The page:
Terrorist 'disgusted' by extremism path

Abdullah Chaarani says he "realised what an idiot" he was for believing he could wage violent jihad.
Abdullah Chaarani says he "realised what an idiot" he was for believing he could wage violent jihad.

A twice-convicted terrorist says he's disgusted by his part in a plot to detonate bombs and behead people in Melbourne's Federation Square three years ago.

Abdullah Chaarani has told a Supreme Court pre-sentence hearing he has "realised what an idiot" he was for believing he could wage violent jihad after getting caught up in extremist beliefs fuelled by Islamic State propaganda.

He joined his cousins Ibrahim and Hamza Abbas, and friend Ahmed Mohamed in conspiring to develop the potentially deadly plot, for which they'd bought machetes, carried out reconnaissance and built practice bombs.

Chaarani told the court on Wednesday his father warned him the IS videos and propaganda would land him in jail.

He admitted crying when his father visited him in prison.

"It was the most embarrassing, most humiliating moment of my life," Chaarani said.

"He said 'you embarrassed me, you shocked me, this is not my son'."

Chaarani told Justice Christopher Beale, who will sentence him over the plot next month, he had renounced Islamic State and his former extremist jihadi views.

He has begun reforming his views about Islam, including by reading books recommended by imams and through his father.

When asked if he was sorry, Chaarani replied "you have no idea" and denied he was only speaking up now to get a reduced sentence.

"I'm sorry for the havoc I've caused to my family foremost (and) to the legal system," he said.

Mohamed also renounced Islamic State and his extremist views while in the witness box on Tuesday.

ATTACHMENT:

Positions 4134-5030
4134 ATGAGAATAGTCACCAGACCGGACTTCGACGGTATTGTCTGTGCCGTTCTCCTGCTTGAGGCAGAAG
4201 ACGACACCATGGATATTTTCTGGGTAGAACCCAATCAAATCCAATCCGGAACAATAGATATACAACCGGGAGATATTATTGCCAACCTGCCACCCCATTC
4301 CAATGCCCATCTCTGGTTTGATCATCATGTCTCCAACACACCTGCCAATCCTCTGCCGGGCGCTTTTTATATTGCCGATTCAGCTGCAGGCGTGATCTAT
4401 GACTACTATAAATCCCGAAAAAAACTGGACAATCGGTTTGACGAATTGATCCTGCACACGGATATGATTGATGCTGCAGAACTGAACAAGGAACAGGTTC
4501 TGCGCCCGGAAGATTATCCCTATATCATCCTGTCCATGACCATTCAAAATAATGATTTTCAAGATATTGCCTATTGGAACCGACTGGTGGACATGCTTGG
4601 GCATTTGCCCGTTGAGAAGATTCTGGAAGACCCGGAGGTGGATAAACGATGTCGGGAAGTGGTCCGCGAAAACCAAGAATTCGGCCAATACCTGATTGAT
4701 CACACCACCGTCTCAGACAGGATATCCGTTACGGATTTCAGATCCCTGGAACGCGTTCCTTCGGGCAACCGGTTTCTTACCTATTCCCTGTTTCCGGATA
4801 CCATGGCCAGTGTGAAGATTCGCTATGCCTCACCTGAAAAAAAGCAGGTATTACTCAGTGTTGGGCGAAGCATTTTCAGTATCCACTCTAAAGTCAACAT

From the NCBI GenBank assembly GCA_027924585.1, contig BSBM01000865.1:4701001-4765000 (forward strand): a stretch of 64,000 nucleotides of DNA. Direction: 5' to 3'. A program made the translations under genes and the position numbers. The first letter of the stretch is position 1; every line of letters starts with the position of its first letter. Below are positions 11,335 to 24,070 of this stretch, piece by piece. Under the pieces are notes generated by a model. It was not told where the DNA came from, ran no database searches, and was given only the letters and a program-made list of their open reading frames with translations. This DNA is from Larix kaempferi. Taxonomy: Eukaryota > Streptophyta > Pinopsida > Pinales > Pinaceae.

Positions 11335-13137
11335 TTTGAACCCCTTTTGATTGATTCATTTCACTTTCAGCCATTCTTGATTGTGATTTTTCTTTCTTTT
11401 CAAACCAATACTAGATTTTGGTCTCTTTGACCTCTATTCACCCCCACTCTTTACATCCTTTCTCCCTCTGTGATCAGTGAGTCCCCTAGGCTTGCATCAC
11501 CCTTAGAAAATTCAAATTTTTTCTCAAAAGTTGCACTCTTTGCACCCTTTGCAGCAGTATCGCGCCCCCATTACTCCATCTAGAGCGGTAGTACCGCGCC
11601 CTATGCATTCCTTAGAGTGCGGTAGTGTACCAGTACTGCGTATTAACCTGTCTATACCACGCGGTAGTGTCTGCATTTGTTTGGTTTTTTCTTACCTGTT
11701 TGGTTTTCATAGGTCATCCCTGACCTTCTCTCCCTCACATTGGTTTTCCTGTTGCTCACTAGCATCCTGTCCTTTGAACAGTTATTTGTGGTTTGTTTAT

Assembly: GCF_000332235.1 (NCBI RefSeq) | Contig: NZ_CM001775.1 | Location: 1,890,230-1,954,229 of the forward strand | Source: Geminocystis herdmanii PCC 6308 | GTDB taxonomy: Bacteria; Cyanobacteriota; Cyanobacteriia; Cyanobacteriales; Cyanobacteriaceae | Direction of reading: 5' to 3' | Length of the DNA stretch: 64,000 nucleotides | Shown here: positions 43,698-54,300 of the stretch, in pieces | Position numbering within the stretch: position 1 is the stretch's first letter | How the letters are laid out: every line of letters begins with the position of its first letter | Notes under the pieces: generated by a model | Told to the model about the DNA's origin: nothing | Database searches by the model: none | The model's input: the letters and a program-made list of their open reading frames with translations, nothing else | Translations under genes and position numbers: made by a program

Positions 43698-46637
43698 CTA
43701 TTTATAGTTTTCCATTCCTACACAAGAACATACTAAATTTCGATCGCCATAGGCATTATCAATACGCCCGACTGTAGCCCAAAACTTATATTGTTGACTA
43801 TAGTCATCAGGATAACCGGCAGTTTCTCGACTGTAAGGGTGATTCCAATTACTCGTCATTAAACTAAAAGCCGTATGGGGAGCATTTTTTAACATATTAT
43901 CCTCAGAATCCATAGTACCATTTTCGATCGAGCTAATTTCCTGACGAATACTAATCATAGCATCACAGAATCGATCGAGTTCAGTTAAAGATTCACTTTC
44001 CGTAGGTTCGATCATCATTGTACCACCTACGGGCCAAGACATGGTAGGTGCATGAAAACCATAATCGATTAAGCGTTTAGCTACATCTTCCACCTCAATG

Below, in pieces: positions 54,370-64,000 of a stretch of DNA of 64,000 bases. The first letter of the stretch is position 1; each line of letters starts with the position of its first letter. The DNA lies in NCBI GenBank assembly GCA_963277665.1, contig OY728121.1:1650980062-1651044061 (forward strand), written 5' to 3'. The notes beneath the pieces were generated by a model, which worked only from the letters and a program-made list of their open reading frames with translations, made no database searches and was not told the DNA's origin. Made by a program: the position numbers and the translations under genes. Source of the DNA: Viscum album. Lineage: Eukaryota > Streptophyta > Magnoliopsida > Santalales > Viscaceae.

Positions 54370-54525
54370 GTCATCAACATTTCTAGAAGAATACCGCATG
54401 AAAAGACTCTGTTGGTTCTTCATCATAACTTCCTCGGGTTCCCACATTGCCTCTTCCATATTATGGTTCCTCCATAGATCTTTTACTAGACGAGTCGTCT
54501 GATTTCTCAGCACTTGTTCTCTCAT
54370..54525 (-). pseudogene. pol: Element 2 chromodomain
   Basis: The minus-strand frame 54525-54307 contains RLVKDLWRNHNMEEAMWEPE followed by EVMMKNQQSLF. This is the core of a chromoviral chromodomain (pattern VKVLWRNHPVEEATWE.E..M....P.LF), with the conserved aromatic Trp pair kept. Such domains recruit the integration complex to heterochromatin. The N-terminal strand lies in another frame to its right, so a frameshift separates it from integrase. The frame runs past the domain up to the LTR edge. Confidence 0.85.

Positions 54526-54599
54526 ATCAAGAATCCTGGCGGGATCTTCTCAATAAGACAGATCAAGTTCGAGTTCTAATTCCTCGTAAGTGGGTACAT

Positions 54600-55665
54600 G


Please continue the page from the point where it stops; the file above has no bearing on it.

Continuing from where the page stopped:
Both are already serving up to 22 years jail for a firebomb attack on a Melbourne mosque in December 2016.

Chaarani said he had pleaded not guilty to that charge on the advice of his lawyers and had not spoken up earlier because he had "stage fright".

On Tuesday, Mohamed said he only began to get drawn into Islamic State propaganda because he was embarrassed about not knowing how to pray when he went to mosque with his new practising Muslim friends.

When ringleader Ibrahim Abbas - who is serving up to 24 years after pleading guilty over the plot last year - began to get pushy and nag them about planning an attack, Mohamed felt he couldn't say no.

"I felt like a chicken to say 'no I don't want to do this'," he said.

"I wanted to be the hero of the group ... I wanted to be the cool guy."

Hamza Abbas did not speak in court, nor has he renounced any extremist beliefs.

His lawyer Felicity Gerry QC said if there was a process to denounce violent ideology "he would do that", but there was not.

Justice Beale is due to sentence Mohamed, Chaarani and Hamza Abbas on November 29.

Australian Associated Press